The ’bus they waited for came up, and they went on their way. On reaching the neighbourhood of Peckham, they struck off through a complex of small new streets, apparently familiar to Waymark, and came at length to a little shop, also very new, the windows of which displayed a fresh-looking assortment of miscellaneous goods. There was half a large cheese, marked by the incisions of the tasting-knife; a boiled ham, garlanded; a cone of brawn; a truncated pyramid of spiced beef, released from its American tin; also German sausage and other dainties of the kind. Then there were canisters of tea and coffee, tins of mustard, a basket of eggs, some onions, boxes of baking-powder and of blacking; all arranged so as to make an impression on the passers-by; everything clean and bright. Above the window stood in imposing gilt letters the name of the proprietor: O’Gree.
They entered. The shop was very small and did not contain much stock. The new shelves showed a row of biscuit-tins, but little else, and from the ceiling hung balls of string. On the counter lay an inviting round of boiled beef. Odours of provisions and of fresh paint were strong in the air. Every thing gleamed from resent scrubbing and polishing; the floor only emphasised its purity by a little track where a child’s shoes had brought in mud from the street; doubtless it had been washed over since the Sunday morning’s custom had subsided. Wherever the walls would have confessed their bareness the enterprising tradesman had hung gorgeous advertising cards. At the sound of the visitors’ footsteps, the door leading out of the shop into the parlour behind opened briskly, a head having previously appeared over the red curtain, and Mr. O’Gree, in the glory of Sunday attire, rushed forward with eager hands. His welcome was obstreperous.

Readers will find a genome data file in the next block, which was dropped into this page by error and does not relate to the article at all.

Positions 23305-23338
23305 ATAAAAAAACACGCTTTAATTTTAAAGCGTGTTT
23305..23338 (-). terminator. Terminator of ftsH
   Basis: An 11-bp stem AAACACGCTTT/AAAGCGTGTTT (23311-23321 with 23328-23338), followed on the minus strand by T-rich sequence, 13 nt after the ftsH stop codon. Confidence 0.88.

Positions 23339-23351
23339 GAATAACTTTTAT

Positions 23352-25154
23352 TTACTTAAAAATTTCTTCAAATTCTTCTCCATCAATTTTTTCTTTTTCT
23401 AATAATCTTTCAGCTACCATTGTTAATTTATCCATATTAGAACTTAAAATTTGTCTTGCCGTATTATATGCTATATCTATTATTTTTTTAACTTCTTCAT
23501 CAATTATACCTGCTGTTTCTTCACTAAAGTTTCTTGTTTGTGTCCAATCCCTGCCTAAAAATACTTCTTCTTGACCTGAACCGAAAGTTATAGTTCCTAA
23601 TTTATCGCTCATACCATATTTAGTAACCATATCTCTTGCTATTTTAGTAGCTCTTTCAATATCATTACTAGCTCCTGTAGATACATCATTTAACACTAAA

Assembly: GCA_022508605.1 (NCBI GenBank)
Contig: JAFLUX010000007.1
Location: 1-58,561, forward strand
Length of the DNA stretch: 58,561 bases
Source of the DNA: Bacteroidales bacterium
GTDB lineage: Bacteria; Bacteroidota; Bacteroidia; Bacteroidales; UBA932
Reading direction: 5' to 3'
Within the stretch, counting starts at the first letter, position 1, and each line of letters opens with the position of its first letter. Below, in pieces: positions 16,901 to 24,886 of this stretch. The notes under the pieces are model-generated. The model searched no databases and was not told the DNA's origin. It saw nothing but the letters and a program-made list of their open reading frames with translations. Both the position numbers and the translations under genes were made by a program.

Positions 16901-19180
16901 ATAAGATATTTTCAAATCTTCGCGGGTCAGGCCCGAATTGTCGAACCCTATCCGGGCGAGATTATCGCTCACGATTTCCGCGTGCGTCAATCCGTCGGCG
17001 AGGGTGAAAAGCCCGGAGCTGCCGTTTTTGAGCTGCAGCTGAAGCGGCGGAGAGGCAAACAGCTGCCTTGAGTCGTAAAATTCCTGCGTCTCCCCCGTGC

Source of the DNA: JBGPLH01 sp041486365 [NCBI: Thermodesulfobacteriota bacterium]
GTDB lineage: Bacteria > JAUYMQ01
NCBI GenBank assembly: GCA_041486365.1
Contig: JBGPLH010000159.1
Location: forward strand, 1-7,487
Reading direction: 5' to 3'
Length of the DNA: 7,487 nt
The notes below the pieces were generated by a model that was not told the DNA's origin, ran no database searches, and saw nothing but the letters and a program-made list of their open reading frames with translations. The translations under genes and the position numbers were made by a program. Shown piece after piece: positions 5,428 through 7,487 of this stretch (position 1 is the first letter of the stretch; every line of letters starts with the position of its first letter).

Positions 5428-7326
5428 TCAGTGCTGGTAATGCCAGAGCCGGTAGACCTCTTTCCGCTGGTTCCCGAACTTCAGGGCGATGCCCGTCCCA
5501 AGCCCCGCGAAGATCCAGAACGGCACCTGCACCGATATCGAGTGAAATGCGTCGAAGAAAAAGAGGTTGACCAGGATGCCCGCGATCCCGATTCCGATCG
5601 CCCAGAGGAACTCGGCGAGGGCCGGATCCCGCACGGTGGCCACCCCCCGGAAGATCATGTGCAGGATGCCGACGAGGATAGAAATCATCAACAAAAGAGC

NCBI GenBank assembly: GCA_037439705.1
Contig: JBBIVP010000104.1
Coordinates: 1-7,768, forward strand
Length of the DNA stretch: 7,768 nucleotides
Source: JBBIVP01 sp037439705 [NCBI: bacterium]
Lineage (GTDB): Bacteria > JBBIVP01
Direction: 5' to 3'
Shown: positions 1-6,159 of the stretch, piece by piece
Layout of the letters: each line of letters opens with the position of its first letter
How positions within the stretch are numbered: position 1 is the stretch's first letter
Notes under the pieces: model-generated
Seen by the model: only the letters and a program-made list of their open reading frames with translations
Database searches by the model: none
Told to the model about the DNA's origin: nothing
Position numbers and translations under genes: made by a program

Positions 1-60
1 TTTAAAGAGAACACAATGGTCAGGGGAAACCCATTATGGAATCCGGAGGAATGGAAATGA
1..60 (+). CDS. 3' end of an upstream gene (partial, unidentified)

“Waymark, you’re a brick! Mr. Casti, I’m rejoiced to receive you in my establishment! You’re neither a minute too soon nor a minute too late. Mrs. O’Gree only this moment called out from the kitchen that the kettle was boiling and the crumpets at the point of perfection! I knew your punctuality of old, Waymark. Mr. Casti, how does it strike you? Roaring trade, Waymark! Done two shillings and threepence three farthings this Sunday morning. Look here, me boy, —ho, ho!”
He drew out the till behind the counter, and jingled his hand in coppers. Then he rushed about in the wildest fervour from object to object, opening tins which he had forgotten were empty, making passes at the beef and the ham with a formidable carving-knife, demonstrating the use of a sugar-chopper and a coffee-grinder, and, lastly, calling attention with infinite glee to a bad halfpenny which he had detected on the previous afternoon, and had forthwith nailed down to the counter, in terrorem. Then he lifted with much solemnity a hinged portion of the counter, and requested his visitors to pass into the back-parlour. Here there was the same perfect cleanliness, though the furniture was scant and very simple. The round table was laid for tea, with a spotless cloth, plates of a very demonstrative pattern, and knives and forks which seemed only just to have left the ironmonger’s shop.